Maryland schools are about to get a lot queerer.
The Old Line State plans to roll out lessons on the movement for LGBTQ+ equality in its history curricula for K-12 classrooms. According to the policy website Maryland Matters, the changes were made as a result of advocacy on the part of 47 state lawmakers, who wrote a letter claiming the state’s current guidelines do not “address in any way the development of civil rights for [LGBTQ+] Americans.”
“These are important stories for our teachers to tell, not only for those students who are themselves [LGBTQ+]... but so all of our students have a basic understanding of the challenges faced by significant segments of American society,” Maryland Del. Eric G. Luedtke (D-Montgomery) wrote in the letter.
Luedtke confirmed in a Tuesday tweet that the Maryland State Department of Education (MDSE) heard their plea and would be developing LGBTQ+ inclusive “history curriculum standards.”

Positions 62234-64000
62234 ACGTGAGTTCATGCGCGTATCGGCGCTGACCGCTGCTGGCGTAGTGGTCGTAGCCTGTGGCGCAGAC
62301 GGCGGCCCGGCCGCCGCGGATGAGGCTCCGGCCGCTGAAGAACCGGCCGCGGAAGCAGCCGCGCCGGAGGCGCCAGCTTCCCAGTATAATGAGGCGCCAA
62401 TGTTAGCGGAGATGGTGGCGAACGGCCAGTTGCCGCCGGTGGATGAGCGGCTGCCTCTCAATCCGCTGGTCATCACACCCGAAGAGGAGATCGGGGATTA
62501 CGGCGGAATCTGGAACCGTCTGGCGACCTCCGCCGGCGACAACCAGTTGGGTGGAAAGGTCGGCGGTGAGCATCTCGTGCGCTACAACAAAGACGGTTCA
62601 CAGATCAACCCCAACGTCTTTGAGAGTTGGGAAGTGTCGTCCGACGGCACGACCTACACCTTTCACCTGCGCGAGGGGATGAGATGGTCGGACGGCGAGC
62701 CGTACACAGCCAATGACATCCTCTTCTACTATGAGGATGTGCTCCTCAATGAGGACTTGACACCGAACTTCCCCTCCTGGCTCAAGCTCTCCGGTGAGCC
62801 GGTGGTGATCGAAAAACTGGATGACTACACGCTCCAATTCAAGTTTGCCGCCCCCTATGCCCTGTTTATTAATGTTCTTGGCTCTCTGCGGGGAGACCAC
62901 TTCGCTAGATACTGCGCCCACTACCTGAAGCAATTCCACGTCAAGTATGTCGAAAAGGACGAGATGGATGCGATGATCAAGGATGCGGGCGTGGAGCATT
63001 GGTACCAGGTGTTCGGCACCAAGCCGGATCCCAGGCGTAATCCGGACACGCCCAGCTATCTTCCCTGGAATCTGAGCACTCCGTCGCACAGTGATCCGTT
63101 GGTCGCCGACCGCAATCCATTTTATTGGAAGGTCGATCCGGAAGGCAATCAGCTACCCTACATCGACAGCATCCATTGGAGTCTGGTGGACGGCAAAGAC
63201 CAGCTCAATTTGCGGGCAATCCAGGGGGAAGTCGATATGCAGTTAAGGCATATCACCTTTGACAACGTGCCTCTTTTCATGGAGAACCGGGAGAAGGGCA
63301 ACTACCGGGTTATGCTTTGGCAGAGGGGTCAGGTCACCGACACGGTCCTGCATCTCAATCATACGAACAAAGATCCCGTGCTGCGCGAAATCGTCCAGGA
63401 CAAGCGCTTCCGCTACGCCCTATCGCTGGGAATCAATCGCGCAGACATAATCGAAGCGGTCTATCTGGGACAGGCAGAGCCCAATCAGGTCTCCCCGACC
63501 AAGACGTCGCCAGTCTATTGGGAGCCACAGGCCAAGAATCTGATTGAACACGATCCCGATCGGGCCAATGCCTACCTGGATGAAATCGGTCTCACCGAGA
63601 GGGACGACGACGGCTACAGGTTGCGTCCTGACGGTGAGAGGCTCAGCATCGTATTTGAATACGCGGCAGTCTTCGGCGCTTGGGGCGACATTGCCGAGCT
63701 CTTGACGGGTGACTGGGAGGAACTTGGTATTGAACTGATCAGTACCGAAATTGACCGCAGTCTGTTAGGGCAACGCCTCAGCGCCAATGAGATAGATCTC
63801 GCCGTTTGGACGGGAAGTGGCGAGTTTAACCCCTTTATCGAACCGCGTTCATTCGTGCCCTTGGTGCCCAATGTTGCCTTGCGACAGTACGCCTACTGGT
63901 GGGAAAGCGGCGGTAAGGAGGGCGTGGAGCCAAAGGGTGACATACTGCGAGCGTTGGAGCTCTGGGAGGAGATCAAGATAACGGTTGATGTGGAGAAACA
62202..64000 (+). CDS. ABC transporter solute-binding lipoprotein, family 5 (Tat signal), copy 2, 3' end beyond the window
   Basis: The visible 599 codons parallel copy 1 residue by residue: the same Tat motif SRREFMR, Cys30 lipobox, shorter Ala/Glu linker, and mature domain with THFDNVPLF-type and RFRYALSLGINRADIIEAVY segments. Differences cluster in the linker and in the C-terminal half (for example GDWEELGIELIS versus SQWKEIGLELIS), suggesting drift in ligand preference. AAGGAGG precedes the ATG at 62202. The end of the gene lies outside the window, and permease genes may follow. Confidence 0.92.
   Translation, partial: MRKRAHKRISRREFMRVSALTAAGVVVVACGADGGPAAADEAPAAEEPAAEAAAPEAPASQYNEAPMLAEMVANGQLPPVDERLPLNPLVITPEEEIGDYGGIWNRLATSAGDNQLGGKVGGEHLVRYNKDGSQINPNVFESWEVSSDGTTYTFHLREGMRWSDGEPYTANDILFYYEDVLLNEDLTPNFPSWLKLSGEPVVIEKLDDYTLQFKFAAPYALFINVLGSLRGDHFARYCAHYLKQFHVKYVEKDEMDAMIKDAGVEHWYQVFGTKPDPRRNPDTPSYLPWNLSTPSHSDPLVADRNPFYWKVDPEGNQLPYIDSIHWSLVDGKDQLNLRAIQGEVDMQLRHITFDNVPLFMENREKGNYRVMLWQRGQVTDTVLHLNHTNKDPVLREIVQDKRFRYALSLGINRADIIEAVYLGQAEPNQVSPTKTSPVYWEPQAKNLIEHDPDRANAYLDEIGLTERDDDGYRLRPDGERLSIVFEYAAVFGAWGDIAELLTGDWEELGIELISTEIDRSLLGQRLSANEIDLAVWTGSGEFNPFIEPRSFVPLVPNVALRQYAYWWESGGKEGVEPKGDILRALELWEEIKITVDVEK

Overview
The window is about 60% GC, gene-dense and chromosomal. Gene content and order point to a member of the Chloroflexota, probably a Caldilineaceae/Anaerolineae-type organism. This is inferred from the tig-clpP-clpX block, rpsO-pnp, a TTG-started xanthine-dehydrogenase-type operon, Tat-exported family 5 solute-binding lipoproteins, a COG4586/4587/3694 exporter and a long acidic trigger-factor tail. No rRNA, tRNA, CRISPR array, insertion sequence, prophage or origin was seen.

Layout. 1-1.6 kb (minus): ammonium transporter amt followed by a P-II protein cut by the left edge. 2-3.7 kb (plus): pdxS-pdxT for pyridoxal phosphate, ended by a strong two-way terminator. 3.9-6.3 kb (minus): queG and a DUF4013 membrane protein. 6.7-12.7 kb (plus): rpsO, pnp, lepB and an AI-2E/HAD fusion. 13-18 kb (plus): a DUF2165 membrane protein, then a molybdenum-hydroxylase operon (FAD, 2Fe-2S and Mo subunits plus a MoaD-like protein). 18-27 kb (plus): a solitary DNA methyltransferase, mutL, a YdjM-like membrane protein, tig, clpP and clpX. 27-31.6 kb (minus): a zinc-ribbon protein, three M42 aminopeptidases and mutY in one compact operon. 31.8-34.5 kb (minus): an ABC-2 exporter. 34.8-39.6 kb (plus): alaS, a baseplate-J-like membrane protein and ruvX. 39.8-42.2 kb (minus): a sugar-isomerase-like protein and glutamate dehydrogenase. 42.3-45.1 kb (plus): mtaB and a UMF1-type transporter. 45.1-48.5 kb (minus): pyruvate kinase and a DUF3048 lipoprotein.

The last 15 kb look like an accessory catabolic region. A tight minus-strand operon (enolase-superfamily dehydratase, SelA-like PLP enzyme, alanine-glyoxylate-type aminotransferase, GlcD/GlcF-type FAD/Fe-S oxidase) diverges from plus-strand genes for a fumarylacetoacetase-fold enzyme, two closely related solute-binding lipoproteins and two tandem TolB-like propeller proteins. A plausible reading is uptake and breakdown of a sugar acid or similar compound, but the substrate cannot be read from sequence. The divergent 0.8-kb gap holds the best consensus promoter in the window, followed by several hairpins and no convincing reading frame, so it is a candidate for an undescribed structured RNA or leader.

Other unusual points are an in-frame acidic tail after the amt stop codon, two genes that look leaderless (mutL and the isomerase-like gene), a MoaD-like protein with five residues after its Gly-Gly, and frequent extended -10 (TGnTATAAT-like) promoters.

“Thanks to all my colleagues that added their names to our recent letter on the subject!” he said.
The new standards will also include lessons on the centuries-long struggle of people with disabilities for rights and inclusion in U.S. society, although neither Luedtke nor the MSDE has stated when the new curricula will be rolled out.
When the new policies are implemented, Maryland will become one of at least five states to mandate the inclusion of LGBTQ+ history in schools. The others include California, New Jersey, and Colorado. The final state on the growing list is Illinois, where newly elected Gov. J.B. Pritzker signed a LGBTQ+ curriculum law into effect just this week.